Central Committee of Liberated Jews
The Central Committees in the British and U.S. zones of occupation held extensive responsibilities for the DPs. They organized tracing bureaus and legal offices as well as education, culture, and health departments. However, the committees’ origins and organizational structures were markedly different as were their relationships with the occupying forces in their respective zones.
The Jewish DPs in the British zone were housed mainly in the Bergen-Belsen DP camp. A camp committee was organized there on April 18, 1945, just three days after the camp's liberation, and it became the representative voice for survivors in the British zone. Josef Rosensaft, a Bergen-Belsen survivor, was elected chairman of the camp committee and served as the spokesperson for Jews in the British zone. When the camp committee developed into the Central Committee of Liberated Jews in the British zone, Rosensaft designated several tasks for the committee including the search for family members, the physical and psychological rehabilitation of the survivors, and the struggle for their rights. The Central Committee also vigilantly opposed the British policy of refusing to acknowledge the Jews as a distinct nationality. In Bergen-Belsen on September 25-27, 1945, the liberated Jews of the British zone held their first congress, an event that was repeated in July 1947 in Bad Harzburg by the Second Congress of Liberated Jews. The British Central Committee of Liberated Jews differed from its counterpart in the U.S. zone in its rancorous relationship with its overseeing occupying forces and in its inclusion of the resurrected German-Jewish community, which was represented by Norbert Wollheim, a German Jew who served as Rosensaft’s deputy.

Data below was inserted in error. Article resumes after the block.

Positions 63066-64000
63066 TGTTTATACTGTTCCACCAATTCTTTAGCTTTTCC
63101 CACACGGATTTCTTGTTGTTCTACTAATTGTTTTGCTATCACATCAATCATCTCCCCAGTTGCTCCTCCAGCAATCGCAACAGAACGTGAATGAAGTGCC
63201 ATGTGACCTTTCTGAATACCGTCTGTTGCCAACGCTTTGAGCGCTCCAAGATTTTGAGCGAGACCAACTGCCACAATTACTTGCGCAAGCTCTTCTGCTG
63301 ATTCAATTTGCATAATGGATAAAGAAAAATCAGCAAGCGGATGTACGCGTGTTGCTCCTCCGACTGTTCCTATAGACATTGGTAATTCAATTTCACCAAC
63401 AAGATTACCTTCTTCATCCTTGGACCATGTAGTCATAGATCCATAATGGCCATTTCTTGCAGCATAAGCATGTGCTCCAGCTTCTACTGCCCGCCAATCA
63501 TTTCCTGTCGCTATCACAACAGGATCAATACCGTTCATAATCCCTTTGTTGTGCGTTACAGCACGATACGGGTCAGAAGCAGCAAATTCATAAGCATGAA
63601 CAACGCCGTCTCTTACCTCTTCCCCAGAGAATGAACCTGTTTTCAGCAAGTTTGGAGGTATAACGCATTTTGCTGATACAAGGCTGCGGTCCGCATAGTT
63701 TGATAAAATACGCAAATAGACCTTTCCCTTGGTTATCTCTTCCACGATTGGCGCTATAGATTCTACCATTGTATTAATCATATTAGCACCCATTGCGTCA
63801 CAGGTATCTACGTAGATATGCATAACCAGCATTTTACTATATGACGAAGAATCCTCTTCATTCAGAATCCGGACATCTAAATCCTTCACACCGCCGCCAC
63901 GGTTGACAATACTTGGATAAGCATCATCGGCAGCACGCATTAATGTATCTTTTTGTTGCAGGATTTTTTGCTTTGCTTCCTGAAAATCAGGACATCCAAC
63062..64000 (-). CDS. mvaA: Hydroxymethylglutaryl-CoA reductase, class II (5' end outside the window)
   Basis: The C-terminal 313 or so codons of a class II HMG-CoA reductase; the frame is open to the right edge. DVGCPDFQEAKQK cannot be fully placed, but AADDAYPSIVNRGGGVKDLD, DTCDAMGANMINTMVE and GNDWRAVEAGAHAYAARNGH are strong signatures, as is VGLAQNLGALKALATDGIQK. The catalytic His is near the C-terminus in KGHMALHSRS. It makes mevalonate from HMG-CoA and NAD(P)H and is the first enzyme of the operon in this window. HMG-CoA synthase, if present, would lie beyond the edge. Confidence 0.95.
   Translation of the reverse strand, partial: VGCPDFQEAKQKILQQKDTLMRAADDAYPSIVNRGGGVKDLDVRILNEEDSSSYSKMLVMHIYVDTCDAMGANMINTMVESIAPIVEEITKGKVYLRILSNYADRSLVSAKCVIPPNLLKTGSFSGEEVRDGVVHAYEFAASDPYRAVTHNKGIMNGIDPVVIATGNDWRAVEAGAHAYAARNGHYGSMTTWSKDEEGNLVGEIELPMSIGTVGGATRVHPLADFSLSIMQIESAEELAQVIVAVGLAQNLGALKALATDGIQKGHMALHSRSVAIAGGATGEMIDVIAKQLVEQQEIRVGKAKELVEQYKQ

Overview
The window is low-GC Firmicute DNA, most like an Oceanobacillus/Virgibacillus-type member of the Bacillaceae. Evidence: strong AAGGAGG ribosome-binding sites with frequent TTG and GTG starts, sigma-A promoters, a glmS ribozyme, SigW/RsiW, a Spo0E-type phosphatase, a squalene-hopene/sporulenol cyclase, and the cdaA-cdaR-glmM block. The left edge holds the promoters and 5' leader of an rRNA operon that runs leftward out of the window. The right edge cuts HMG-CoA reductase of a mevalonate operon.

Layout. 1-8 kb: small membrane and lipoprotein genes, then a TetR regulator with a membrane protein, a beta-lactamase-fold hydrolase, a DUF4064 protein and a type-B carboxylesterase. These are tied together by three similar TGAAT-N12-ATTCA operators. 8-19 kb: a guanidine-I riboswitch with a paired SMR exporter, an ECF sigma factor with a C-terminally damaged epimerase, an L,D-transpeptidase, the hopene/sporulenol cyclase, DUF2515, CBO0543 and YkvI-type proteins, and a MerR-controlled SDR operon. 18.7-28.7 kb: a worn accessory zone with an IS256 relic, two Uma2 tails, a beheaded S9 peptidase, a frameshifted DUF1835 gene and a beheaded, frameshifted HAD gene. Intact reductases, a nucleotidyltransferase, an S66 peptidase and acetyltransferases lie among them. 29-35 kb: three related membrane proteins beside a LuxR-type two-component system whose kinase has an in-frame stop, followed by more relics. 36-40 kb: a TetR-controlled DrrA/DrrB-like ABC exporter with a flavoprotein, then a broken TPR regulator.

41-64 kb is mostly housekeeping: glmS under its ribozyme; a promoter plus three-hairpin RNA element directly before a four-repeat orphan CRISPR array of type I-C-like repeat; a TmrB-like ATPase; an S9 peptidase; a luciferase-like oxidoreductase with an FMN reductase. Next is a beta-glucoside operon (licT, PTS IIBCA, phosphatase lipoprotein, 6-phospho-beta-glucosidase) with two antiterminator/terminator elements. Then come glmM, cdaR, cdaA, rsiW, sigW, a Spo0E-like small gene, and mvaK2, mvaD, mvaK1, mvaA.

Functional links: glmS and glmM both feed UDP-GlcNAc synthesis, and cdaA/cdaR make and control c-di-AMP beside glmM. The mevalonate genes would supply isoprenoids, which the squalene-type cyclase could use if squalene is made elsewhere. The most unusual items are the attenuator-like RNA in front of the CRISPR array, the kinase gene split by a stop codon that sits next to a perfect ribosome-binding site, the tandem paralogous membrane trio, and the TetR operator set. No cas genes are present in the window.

In the widely dispersed American zone, local camp and regional committees played a more significant role in everyday administration of the camps than the Central Committee. Nevertheless, the formation of the Central Committee of Liberated Jews in the U.S. zone (originally of Liberated Jews in Bavaria) marked an important event in the DP era. Delegates of Jewish DPs in the U.S. zone first met in Feldafing in June 1945 and chartered the Central Committee in St. Ottilien DP camp on July 1, 1945. Zalman Grinberg was elected president of the committee. In those first months after liberation, the organized survivor community formed the Achida, the United Zionist Front that attempted to present a united political front and avoid splinter groups such as factious political parties. The plan did not succeed for long, and by February 1946, when the Central Committee sponsored the first of its three Congresses of the Sh'erit ha-Pletah, Zionist political parties had already forged different groups within the Central Committee. Nevertheless, the Committee was usually united when confronting their American military guardians and when protesting the British policies on Palestine.